Hasan Ali is alleged to have stashed over $8 billion in Swiss banks besides having links to international arms dealer Adnan Khashoggi. Mr Khan is also facing charges of tax evasion of over Rs40,000 crore
Mumbai: The Enforcement Directorate (ED) was today rapped by a Mumbai court for not doing its homework and making a proper case against Pune-based stud farm owner Hasan Ali Khan for his custody on money laundering charges, reports PTI.
"You have not been able to make any case and you want me to hear you. If you want to do some homework, you can take time," principal sessions court judge ML Tahaliyani sternly told the ED while adjourning the hearing.
53-year old Mr Khan, a real estate consultant and owner of race horses, was arrested on Monday midnight under the Prevention of Money Laundering Act after prolonged searches at his premises in Pune and here and sustained interrogation.
He is alleged to have stashed over $8 billion in Swiss banks besides having links to international arms dealer Adnan Khashoggi. Mr Khan is also facing charges of tax evasion of over Rs40,000 crore.
Mr Khan has claimed that he has not done anything wrong and dismissed reports of having stashed huge amounts in Swiss banks.
Taking note of reports of Mr Khan's alleged links with arms dealers and people associated with terror activities, the Supreme Court had yesterday asked the Centre to consider whether he could be booked under the anti-terror law.
The bench had suggested invoking of anti-terror laws like Unlawful Activities Prevention Act and other stringent provisions of the Indian Penal Code owing to Mr Khan's alleged links with various arms dealers including Adnan Khashoggi and terror-related activities, impinging national security.
Despite ED having moved the remand application yesterday, it was not heard by the Mumbai court which raised the issue of jurisdiction before going ahead with the proceedings.
Judge Tahaliyani while raising the question of jurisdiction had said that the matter should have been first brought before a magistrate.
Public prosecutor N Punde had contended that under the Prevention of Money Laundering Act, a special court was empowered to conduct the proceedings and hence he had the jurisdiction.
Defence counsel IP Bagadia too concurred with the view, but the principal judge had adjourned the hearing till today to decide the question.
As of 31 January 2011, Air India owed Rs720 crore to AAI, followed by Kingfisher Airlines Rs257.62 crore and Jet Airways Rs38.49 crore
New Delhi: Airlines operating in the country owe Rs1,122 crore to Airports Authority of India (AAI), the Lok Sabha was informed today.
The dues of AAI against Air India as on 31 January 2011 were Rs720 crore, reports PTI quoting minister of civil aviation Vayalar Ravi.
For Kingfisher, the figure was Rs257.62 crore, Go Airlines Rs6.77 crore, Interglobe Aviation (Indigo) Rs13.29 crore, Jet Airways Rs38.49 crore, Jet Lite (India) Rs13.96 crore, SpiceJet Rs16.99 crore and Paramount Airways Rs4.88 crore.
For others small or non-operating airlines the dues stood at Rs50.13 crore.
He said the matter of pending dues is taken up by the AAI with respective airlines from time to time.
The minister said steps have been taken to improve the facilities at the airports which include modernisation of Chennai and Kolkata Airports, development of 35 non-metro airports with the terminal buildings having state-of-the-art passenger facilities, user-friendly amenities, good ambiance and satellite based navigation system.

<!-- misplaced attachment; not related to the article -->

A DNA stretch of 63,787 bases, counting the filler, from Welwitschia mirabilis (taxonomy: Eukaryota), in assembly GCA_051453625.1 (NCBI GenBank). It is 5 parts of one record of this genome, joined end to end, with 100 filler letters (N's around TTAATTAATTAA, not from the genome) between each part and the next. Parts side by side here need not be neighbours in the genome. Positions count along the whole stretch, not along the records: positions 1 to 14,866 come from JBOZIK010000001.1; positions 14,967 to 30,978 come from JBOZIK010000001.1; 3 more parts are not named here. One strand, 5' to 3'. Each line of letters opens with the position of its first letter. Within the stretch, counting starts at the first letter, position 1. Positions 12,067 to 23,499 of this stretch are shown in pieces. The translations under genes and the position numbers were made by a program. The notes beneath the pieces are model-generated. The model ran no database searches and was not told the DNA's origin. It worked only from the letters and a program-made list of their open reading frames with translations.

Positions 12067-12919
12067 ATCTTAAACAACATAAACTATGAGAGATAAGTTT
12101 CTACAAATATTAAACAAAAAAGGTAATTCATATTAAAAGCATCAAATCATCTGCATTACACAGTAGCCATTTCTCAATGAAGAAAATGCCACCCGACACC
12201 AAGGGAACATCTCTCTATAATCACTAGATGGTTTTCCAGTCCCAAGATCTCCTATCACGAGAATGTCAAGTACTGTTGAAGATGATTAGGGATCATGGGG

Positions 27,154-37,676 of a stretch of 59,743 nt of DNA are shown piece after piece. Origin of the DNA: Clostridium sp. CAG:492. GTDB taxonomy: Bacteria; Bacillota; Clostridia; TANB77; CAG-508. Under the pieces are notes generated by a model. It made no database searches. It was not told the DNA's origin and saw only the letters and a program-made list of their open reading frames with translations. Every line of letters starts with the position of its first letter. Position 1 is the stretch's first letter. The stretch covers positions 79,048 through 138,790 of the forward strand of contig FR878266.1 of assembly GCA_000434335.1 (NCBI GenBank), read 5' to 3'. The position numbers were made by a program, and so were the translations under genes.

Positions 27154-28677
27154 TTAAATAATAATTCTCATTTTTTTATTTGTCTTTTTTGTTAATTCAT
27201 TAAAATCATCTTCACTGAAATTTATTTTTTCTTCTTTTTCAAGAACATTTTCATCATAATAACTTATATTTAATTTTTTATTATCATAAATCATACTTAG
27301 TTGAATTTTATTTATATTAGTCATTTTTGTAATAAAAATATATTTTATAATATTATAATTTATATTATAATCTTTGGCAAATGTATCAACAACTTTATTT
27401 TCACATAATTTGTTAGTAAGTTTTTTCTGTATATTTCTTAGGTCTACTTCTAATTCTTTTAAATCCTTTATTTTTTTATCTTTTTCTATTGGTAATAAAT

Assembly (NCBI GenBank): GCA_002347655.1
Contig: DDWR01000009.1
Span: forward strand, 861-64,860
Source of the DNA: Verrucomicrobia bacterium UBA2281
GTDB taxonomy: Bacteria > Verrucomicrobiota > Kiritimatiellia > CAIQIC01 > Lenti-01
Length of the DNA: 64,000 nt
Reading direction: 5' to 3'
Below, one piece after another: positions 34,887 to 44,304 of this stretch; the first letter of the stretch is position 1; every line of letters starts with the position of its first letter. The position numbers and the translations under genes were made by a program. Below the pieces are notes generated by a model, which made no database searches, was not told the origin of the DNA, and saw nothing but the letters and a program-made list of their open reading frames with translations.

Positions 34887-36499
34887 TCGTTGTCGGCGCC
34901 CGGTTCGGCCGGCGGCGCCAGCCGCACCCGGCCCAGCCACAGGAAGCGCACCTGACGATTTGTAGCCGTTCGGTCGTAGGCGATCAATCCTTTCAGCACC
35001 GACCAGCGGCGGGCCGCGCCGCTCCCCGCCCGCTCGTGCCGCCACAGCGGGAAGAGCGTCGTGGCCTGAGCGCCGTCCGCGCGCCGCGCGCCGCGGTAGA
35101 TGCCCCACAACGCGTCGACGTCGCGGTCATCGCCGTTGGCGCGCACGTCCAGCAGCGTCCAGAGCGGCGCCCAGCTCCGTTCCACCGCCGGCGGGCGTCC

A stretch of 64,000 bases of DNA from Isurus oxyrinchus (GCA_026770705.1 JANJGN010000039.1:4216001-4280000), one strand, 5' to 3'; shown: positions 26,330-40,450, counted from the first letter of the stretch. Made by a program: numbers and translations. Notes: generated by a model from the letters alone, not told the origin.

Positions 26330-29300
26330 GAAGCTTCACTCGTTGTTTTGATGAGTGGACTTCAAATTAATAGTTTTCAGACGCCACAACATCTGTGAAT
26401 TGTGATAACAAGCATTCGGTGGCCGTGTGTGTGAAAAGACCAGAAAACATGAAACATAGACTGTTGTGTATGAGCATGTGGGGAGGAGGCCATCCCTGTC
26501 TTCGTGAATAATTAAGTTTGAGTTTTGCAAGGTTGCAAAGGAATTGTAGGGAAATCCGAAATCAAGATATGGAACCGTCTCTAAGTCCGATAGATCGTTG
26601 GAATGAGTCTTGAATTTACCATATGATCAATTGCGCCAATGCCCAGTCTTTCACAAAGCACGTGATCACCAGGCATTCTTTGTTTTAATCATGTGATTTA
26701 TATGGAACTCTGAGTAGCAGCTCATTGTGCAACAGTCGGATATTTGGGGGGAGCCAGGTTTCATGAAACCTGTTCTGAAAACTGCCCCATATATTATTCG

Crisil principal economist DK Joshi observed that India will receive less FDI in 2010-11 compared to the previous fiscal as the global economic recovery is still fragile
New Delhi: With economic recovery in the rich countries, especially European nations, remaining fragile, foreign direct investment (FDI) inflows to India plunged by 48% to $1.04 billion in January over $2.04 billion in the same period last year, reports PTI.
Countries including Mauritius, Singapore, US, UK, Netherlands, Japan, Germany and UAE are the major investors in India.
During the ten-month period (April-January 2010-11) of the current fiscal, FDI declined 25% to $17 billion over the year ago period, a source told PTI.
India had received $22.9 billion FDI during April-January 2009-10.
"The numbers are reflecting that we will not be able to touch the FDI figure of the previous fiscal," the source said adding "it is a matter of great concern."
In 2009-10, the country's foreign direct investment had declined to $25.88 billion from $27.33 billion in the previous financial year.
"The numbers are bad. Going by the trend, it appears that India will receive less FDI in 2010-11 compared to the previous fiscal. The global economic recovery is fragile," Crisil principal economist DK Joshi said.
After falling consecutively in October and November 2010, FDI in India increased by about 31% to $2 billion in December last year over the same period last year.
FDI inflows in October dipped by about 40% to $1.4 billion over the year-ago period. In November too, it fell by 7% to $1.6 billion.
In view of declining foreign investment inflows, the Reserve Bank of India (RBI) is considering setting-up a panel to find out the reasons for FDI slowdown and suggest ways to encourage it.
The sectors that attracted FDI include services (financial and non-financial), telecommunications, housing and real estate, construction activities and power.
As far as FII inflows are concerned, they too dipped in January, declining to $1.19 billion from $1.84 billion during the same period of January 2010.